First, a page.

Most people have heard of the black boxes that are used in airplanes, but most vehicles are also equipped with similar event data recorders and, as of September 1, 2014, they will be required in all new vehicles. Like the black boxes in airplanes, the black boxes in cars are used to record certain actions taken by the driver during the car’s operation. But unlike airplane black boxes, which record audio and technical information throughout the duration of the flight, a car’s black box only records a certain amount of data leading up to an event, such as an auto accident.
The vast majority of vehicles already have automotive data records, or “black boxes,” but as of September 1, 2014, all new cars and trucks will be required to be equipped with an automotive data recorders to help the police, government, and insurance companies determine the circumstances and conditions leading up to an accident.
The National Highway Traffic Safety Administration (NHTSA) believes that the black boxes are a valuable safety feature. NHTSA administrator David L. Strickland said in a statement that the boxes “provide critical safety information that might not otherwise be available to N.H.T.S.A. to evaluate what happened during a crash — and what future steps could be taken to save lives and prevent injuries.”
In most states, including Illinois, the information contained on black boxes has been deemed admissible in court. In order to be admissible, the data must be timely preserved, however. Because a vehicle’s event data recorder only records information leading up to the crash, if the car is operated after a collision, crash data may be overwritten.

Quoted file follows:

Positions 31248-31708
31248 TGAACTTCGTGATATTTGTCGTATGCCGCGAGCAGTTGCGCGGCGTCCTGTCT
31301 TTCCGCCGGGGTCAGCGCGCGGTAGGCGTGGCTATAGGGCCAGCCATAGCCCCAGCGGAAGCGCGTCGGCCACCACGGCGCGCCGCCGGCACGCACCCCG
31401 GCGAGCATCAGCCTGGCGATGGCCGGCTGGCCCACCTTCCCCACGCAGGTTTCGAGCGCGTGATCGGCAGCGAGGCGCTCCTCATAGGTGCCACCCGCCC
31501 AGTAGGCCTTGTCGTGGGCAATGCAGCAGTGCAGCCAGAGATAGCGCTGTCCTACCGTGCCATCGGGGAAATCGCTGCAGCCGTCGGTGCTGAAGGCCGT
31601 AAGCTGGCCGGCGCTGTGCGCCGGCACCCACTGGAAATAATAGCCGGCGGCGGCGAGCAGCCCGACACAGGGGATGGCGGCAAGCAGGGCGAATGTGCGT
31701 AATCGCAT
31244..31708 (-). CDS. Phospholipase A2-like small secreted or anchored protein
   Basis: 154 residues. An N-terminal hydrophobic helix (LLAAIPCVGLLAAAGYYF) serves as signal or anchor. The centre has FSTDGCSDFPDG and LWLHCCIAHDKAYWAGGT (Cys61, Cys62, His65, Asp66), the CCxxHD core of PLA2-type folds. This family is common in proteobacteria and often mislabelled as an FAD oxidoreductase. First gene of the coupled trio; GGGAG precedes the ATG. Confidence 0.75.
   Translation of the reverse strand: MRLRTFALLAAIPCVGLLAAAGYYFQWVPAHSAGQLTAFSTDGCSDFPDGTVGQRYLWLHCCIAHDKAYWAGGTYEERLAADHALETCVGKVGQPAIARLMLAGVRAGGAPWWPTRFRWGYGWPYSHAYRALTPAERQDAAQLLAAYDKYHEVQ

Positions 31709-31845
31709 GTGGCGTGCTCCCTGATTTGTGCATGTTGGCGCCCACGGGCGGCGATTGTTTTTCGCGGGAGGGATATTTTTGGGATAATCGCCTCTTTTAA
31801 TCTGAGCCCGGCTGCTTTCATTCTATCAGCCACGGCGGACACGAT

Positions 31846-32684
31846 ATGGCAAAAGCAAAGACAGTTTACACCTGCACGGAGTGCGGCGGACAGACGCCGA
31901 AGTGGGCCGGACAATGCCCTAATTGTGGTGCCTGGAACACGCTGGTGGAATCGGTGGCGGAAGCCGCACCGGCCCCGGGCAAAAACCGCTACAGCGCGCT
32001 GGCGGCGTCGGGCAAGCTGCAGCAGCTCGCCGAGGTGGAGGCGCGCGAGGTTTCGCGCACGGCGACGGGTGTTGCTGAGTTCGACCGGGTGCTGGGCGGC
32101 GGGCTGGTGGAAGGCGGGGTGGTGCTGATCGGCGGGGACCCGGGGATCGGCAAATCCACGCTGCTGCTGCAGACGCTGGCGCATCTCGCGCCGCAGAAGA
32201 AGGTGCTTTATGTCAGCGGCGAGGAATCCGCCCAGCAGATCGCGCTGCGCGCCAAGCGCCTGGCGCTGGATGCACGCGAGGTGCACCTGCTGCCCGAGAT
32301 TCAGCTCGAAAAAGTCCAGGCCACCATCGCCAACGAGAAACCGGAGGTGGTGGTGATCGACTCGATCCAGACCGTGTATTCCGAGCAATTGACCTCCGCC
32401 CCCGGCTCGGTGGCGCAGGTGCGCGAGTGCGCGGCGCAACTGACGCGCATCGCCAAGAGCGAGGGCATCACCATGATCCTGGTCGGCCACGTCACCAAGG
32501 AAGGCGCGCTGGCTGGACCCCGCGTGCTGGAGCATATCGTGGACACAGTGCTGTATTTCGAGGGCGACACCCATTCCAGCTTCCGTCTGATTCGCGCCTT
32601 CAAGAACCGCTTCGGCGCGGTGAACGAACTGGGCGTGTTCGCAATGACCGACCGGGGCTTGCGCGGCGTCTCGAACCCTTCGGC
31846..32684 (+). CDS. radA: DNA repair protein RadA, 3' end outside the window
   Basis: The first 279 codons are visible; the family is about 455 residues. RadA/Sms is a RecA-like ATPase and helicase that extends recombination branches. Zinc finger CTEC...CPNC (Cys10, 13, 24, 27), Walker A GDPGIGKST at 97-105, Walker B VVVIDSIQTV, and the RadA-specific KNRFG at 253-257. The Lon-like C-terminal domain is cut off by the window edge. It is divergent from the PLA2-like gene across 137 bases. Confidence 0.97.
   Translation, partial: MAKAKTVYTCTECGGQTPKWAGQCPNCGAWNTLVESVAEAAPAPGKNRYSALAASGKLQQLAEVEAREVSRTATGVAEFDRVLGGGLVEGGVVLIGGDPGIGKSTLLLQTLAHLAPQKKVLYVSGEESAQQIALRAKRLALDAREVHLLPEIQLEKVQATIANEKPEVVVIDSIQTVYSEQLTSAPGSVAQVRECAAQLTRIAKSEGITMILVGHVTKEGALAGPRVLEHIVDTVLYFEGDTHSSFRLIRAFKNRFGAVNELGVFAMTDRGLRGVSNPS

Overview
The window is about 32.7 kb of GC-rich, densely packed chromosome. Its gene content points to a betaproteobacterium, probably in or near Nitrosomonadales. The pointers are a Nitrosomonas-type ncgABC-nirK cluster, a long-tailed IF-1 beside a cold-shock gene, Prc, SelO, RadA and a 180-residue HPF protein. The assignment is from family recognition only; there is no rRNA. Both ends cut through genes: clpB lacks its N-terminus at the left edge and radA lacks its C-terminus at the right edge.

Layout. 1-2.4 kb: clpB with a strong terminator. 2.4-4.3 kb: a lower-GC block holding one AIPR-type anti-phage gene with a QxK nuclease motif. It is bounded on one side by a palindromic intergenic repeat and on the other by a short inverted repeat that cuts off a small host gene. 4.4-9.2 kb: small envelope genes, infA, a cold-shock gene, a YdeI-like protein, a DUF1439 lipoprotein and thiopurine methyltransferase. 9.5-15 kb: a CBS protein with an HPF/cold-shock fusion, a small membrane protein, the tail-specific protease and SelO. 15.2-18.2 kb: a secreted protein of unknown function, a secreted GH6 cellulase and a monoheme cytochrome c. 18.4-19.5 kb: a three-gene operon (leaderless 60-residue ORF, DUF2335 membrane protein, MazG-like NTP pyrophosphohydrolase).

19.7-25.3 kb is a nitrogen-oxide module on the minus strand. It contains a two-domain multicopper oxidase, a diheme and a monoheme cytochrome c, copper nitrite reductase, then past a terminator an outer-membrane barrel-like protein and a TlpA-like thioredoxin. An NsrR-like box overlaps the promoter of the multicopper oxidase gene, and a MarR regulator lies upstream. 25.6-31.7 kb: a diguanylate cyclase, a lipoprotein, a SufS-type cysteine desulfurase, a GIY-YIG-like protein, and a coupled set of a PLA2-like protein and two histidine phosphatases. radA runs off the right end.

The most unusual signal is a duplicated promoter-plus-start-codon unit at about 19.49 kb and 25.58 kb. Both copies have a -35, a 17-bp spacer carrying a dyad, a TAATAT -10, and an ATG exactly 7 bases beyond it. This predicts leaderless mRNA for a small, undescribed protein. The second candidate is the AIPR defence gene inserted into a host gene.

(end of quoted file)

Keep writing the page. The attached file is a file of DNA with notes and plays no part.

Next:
According to the New York Times, although black boxes have been used by car companies to assess the performance of their vehicles for some time now, “data stored in the devices is increasingly being used to identify safety problems in cars and as evidence in traffic accidents and criminal cases.” As a result, the data inside the boxes has raised privacy concerns, including questions about who owns the information, what the information can be used for, and whether the information is reliable.
Although some consumer advocates fear that the use of automotive data recorders provides too much access to private information, the information is often used to corroborate information provided by expert witnesses regarding speed, braking, airbag deployment, seatbelt use, and other pertinent accident reconstruction information.
Contact an Experienced Auto Accident Lawyer
Auto accidents are one of the most common types of personal injury accidents, and the Chicago auto accident lawyers at Cogan & Power, P.C. are dedicated to helping Chicago motorists obtain full and fair financial recovery for their injuries and damages. To do so, we will conduct a thorough investigation of the circumstances of the auto accident, including consulting with appropriate expert witnesses and reviewing information on the vehicles’ event data recorders.